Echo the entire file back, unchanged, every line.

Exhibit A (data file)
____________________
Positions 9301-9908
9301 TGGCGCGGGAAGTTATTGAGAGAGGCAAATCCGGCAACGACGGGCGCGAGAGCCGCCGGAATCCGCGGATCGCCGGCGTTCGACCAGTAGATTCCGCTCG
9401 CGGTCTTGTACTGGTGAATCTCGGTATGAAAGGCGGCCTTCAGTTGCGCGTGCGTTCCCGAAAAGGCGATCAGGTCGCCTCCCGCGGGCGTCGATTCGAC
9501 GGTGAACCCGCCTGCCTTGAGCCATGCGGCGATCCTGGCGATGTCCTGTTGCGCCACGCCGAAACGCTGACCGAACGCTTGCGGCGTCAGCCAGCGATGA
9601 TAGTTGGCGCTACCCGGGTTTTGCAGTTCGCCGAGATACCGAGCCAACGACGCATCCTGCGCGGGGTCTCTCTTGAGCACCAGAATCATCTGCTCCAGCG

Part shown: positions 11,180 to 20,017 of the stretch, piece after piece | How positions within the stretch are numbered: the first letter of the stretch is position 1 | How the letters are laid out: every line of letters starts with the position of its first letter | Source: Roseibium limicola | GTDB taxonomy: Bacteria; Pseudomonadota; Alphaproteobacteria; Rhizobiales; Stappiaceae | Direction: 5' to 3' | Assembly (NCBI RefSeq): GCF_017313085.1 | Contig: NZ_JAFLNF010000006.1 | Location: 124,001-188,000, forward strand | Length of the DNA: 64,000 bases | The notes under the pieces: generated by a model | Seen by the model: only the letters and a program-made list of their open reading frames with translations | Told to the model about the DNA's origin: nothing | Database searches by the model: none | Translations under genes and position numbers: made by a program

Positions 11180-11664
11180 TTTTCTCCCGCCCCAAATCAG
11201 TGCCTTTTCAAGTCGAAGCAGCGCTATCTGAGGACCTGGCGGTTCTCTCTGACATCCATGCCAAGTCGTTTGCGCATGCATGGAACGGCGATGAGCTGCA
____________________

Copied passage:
Positions 9301-9908
9301 TGGCGCGGGAAGTTATTGAGAGAGGCAAATCCGGCAACGACGGGCGCGAGAGCCGCCGGAATCCGCGGATCGCCGGCGTTCGACCAGTAGATTCCGCTCG
9401 CGGTCTTGTACTGGTGAATCTCGGTATGAAAGGCGGCCTTCAGTTGCGCGTGCGTTCCCGAAAAGGCGATCAGGTCGCCTCCCGCGGGCGTCGATTCGAC
9501 GGTGAACCCGCCTGCCTTGAGCCATGCGGCGATCCTGGCGATGTCCTGTTGCGCCACGCCGAAACGCTGACCGAACGCTTGCGGCGTCAGCCAGCGATGA
9601 TAGTTGGCGCTACCCGGGTTTTGCAGTTCGCCGAGATACCGAGCCAACGACGCATCCTGCGCGGGGTCTCTCTTGAGCACCAGAATCATCTGCTCCAGCG

Part shown: positions 11,180 to 20,017 of the stretch, piece after piece | How positions within the stretch are numbered: the first letter of the stretch is position 1 | How the letters are laid out: every line of letters starts with the position of its first letter | Source: Roseibium limicola | GTDB taxonomy: Bacteria; Pseudomonadota; Alphaproteobacteria; Rhizobiales; Stappiaceae | Direction: 5' to 3' | Assembly (NCBI RefSeq): GCF_017313085.1 | Contig: NZ_JAFLNF010000006.1 | Location: 124,001-188,000, forward strand | Length of the DNA: 64,000 bases | The notes under the pieces: generated by a model | Seen by the model: only the letters and a program-made list of their open reading frames with translations | Told to the model about the DNA's origin: nothing | Database searches by the model: none | Translations under genes and position numbers: made by a program

Positions 11180-11664
11180 TTTTCTCCCGCCCCAAATCAG
11201 TGCCTTTTCAAGTCGAAGCAGCGCTATCTGAGGACCTGGCGGTTCTCTCTGACATCCATGCCAAGTCGTTTGCGCATGCATGGAACGGCGATGAGCTGCA